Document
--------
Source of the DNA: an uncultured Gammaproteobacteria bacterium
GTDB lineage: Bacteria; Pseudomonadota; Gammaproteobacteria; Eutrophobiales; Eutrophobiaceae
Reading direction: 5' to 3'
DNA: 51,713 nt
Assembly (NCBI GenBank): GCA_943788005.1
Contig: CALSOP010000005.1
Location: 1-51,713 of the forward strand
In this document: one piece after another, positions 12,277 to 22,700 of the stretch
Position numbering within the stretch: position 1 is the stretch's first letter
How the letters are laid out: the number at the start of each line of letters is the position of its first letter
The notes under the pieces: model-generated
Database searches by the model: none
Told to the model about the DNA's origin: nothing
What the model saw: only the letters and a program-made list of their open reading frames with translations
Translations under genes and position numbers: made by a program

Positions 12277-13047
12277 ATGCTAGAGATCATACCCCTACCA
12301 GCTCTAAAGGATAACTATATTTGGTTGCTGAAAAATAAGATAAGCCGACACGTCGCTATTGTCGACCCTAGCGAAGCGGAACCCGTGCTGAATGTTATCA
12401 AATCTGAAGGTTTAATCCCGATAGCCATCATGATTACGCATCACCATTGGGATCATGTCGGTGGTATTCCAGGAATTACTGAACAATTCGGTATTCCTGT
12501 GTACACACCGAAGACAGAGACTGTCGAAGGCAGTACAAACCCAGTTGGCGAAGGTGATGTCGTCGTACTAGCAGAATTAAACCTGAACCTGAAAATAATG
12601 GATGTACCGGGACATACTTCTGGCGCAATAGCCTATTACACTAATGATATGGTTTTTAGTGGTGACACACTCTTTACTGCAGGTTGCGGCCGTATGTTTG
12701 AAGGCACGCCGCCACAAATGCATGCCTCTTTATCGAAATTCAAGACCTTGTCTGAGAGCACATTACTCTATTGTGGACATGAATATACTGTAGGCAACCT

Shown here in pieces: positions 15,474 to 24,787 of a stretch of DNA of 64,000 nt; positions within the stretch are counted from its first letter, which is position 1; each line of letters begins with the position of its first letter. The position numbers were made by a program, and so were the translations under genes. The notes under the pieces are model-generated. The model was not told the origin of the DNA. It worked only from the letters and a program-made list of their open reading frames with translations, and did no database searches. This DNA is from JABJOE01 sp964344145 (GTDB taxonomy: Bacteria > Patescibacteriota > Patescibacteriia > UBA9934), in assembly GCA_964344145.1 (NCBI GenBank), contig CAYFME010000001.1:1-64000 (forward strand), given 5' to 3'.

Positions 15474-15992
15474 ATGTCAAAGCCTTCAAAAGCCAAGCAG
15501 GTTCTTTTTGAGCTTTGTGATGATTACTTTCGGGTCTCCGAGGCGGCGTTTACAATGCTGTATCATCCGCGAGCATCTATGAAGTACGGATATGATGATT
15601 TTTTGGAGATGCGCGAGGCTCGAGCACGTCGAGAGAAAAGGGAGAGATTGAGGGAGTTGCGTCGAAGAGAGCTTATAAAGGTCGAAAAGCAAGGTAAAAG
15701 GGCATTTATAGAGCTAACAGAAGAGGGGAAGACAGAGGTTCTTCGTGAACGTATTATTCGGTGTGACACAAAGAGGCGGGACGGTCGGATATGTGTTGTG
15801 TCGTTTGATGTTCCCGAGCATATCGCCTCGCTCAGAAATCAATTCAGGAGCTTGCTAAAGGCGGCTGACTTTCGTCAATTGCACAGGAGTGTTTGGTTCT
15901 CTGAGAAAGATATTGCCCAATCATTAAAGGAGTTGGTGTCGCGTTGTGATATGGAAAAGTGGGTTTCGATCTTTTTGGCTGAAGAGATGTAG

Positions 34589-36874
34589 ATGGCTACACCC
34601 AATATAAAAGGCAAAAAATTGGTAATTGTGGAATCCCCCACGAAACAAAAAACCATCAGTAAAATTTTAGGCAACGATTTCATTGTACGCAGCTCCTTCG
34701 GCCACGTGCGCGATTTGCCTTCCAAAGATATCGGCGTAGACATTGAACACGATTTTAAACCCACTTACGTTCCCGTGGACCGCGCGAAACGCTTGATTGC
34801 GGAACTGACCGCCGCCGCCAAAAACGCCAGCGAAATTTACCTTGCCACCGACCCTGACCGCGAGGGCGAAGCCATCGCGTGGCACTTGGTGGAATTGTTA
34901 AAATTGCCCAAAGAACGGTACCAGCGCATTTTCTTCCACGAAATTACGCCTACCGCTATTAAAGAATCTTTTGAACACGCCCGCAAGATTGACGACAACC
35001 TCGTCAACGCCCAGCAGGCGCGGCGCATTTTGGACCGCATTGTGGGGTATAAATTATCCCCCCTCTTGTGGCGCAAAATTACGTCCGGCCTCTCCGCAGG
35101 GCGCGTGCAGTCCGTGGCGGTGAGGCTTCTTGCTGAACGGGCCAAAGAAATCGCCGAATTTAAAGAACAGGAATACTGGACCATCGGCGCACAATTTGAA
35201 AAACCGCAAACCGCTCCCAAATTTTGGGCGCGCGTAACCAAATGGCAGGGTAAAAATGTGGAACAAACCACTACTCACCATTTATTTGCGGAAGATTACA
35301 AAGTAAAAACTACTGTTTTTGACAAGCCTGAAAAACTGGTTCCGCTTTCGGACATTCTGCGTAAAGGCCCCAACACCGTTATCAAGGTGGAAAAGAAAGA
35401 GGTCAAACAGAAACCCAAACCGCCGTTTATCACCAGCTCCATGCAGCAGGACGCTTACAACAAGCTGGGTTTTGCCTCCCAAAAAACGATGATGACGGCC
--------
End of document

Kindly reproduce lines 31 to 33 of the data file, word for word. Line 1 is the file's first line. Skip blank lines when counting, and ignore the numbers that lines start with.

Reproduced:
Positions 34589-36874
34589 ATGGCTACACCC
34601 AATATAAAAGGCAAAAAATTGGTAATTGTGGAATCCCCCACGAAACAAAAAACCATCAGTAAAATTTTAGGCAACGATTTCATTGTACGCAGCTCCTTCG